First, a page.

Mr. Hastings said with the increased revenue: “we continue to invest in better and better content” and “that’s what makes us feel very strong and positive about the long-term and that it’s a short-term phenomenon.”
For the newly started third quarter, the giant streaming company anticipates a modest increase of 300,000 domestic subscribers, as compared to 880,000 it added in the same quarter a year back. According to the company, this is due to implementation of the price hike and Olympics coverage, which is likely to discourage new customer sign-ups.
Netflix Chief Financial Officer David Wells, speaking on the streaming giant’s 2Q earnings video call, warned that Olympics coverage world-wide in 3Q may discourage new subscriber signups in a “small” but “meaningful” way.
The company forecasts that its US contribution margin will improve on year-over-year (YoY) in both 3Q and 4Q and it predicts meeting its 40% US contribution margin projected by 2020, or even earlier.
During the reported quarter, Netflix introduced a new season of “Orange Is the New Black” and a second Adam Sandler film (“The Do Over”).
In the letter to its shareholders, the US streaming giant said that it was not revising its stated US customer target to sign up to 60 million to 90 million domestic subscribers in the long term, up from 46 million at the end of the second quarter.
Netflix, which is facing intense competition from Hulu, Amazon.com, and some other web TV services, has stated that it aims to complete its global expansion by the end of this year. The streaming giant stated in the letter that it is still exploring options to enter China, the most populous country in the world. However it is still facing uneven regulatory climate in the region, which is making its services more challenging.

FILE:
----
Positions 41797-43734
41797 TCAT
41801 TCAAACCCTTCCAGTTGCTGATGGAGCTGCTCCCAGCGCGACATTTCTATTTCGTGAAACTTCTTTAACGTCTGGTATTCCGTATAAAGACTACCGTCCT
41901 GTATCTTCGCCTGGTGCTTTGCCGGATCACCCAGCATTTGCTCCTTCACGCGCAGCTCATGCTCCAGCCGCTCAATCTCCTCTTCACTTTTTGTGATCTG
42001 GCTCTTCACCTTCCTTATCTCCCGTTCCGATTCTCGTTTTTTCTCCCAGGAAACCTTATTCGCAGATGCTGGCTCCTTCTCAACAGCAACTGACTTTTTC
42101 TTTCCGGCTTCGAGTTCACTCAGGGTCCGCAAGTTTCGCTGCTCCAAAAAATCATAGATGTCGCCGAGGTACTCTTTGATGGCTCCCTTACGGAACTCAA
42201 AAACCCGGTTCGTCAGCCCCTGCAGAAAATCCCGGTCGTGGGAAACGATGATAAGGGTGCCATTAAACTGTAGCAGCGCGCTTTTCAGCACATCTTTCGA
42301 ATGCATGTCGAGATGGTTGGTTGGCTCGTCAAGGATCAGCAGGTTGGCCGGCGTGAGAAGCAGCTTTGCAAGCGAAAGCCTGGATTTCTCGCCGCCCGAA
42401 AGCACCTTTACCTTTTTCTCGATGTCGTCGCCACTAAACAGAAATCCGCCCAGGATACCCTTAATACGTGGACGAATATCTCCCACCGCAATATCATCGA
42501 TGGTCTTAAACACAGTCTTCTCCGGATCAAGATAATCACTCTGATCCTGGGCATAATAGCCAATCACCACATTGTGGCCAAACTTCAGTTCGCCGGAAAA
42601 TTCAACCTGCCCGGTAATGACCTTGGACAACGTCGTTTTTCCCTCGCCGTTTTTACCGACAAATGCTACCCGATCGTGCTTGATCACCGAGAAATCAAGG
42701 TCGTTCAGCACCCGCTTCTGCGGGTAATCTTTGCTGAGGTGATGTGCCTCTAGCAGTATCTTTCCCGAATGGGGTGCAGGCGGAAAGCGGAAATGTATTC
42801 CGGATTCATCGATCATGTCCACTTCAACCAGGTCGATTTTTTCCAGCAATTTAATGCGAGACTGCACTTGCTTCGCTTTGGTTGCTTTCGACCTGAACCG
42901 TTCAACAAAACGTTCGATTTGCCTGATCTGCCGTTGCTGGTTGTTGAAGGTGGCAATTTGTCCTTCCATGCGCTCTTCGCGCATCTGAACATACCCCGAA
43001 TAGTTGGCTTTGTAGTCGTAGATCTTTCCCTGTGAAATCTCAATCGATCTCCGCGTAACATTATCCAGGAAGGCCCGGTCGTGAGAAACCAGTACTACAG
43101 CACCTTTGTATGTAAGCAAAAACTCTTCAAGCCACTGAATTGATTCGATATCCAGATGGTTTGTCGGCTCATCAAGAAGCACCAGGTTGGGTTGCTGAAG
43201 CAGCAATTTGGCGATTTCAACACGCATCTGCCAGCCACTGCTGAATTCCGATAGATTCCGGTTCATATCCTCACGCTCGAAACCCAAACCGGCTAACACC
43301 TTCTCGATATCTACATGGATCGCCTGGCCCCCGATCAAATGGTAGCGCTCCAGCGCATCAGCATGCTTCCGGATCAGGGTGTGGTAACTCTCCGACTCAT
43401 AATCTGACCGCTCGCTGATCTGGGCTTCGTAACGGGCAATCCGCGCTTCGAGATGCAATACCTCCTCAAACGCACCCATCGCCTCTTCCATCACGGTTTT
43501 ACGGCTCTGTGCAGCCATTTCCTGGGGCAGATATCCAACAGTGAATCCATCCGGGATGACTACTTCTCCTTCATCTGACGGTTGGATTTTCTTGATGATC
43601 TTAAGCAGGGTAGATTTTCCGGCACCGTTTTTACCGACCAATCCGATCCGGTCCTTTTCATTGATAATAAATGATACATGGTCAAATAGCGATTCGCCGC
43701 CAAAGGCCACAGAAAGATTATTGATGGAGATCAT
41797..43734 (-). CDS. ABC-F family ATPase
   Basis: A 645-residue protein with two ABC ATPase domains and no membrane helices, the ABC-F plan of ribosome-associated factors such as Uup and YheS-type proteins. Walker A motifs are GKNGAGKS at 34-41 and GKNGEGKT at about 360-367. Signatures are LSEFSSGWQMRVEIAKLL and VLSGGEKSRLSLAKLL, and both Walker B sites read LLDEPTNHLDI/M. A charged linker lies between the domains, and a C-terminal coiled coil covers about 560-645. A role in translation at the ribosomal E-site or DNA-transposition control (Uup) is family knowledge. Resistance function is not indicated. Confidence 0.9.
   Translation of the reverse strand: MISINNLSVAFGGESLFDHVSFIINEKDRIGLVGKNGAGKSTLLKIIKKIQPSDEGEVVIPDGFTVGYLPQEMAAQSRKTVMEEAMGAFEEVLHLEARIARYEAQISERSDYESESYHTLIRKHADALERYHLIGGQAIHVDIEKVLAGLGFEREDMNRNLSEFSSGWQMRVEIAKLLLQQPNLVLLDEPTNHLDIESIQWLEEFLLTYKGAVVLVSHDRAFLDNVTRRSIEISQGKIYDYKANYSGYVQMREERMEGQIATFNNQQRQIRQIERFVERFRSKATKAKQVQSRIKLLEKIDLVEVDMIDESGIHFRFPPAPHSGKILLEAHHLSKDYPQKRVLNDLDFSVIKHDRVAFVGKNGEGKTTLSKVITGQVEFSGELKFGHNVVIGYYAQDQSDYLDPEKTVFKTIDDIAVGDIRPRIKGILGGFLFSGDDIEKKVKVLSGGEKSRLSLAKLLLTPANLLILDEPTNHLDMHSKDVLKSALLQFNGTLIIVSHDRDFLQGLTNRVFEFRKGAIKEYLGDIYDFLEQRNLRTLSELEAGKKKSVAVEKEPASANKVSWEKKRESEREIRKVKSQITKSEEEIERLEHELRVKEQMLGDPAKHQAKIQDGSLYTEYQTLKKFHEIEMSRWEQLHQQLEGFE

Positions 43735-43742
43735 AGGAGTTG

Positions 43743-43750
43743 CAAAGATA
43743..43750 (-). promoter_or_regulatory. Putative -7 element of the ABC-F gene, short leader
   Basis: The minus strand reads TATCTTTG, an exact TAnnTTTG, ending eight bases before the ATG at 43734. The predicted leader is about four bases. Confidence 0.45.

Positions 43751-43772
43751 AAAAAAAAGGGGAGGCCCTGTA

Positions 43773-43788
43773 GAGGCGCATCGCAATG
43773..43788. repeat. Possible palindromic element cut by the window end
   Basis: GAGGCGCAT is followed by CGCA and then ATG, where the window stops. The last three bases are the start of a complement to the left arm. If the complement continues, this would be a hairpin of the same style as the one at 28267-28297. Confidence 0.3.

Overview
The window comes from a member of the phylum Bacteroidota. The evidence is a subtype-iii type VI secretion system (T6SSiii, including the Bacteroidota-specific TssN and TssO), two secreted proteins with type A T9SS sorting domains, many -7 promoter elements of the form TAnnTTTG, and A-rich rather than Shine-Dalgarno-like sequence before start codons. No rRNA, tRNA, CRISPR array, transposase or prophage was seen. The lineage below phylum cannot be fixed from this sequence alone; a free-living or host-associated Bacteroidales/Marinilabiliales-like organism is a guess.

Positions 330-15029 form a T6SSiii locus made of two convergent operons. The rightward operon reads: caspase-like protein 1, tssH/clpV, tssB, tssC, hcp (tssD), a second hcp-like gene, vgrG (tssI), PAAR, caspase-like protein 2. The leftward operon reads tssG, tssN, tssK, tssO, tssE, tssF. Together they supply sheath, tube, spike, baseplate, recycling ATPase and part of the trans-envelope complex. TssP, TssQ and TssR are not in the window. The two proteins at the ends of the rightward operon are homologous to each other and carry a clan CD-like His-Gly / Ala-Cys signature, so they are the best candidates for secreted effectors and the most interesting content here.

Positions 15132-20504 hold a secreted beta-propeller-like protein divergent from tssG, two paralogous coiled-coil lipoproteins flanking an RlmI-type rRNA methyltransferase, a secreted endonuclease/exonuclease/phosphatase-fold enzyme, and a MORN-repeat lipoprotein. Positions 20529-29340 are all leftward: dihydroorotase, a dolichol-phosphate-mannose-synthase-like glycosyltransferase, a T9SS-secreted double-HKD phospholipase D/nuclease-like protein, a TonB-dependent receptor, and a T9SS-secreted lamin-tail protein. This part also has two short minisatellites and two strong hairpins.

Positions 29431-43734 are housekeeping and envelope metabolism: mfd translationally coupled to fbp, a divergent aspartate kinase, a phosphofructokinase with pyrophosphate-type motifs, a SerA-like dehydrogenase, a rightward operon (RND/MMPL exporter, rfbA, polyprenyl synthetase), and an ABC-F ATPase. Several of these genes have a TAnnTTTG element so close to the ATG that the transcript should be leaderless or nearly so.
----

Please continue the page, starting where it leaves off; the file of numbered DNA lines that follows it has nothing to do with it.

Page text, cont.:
The company revealed that it is still spending more toward exclusive programming. According to Netflix, its streaming content obligations have jumped to $13.2 billion at the end of the reported quarter from $10.1 billion a year back.
On the same day, Netflix announced that it has signed a landmark international licensing agreement with CBS Studios international for the latest television series, “Star Trek.” With this agreement, the US streaming giant will become the exclusive distributor of the series in more than 188 countries, excluding Canada and the US. This is because in these two regions CBS and Bell Media, respectively, have the exclusive rights to be the home of the series.
Each episode of this latest series will be available globally within the next 24 hours of its US premiere. Apart from this, all of the 727 episodes of the previous “Star Trek” TV series, including “Star Trek: The Original Series,” “Star Trek: The Next Generation,” “Star Trek: Deep Space Nine,” “Star Trek: Voyager” and “Star Trek: Enterprise,” will be there on the giant streaming service throughout the world by the end of this year.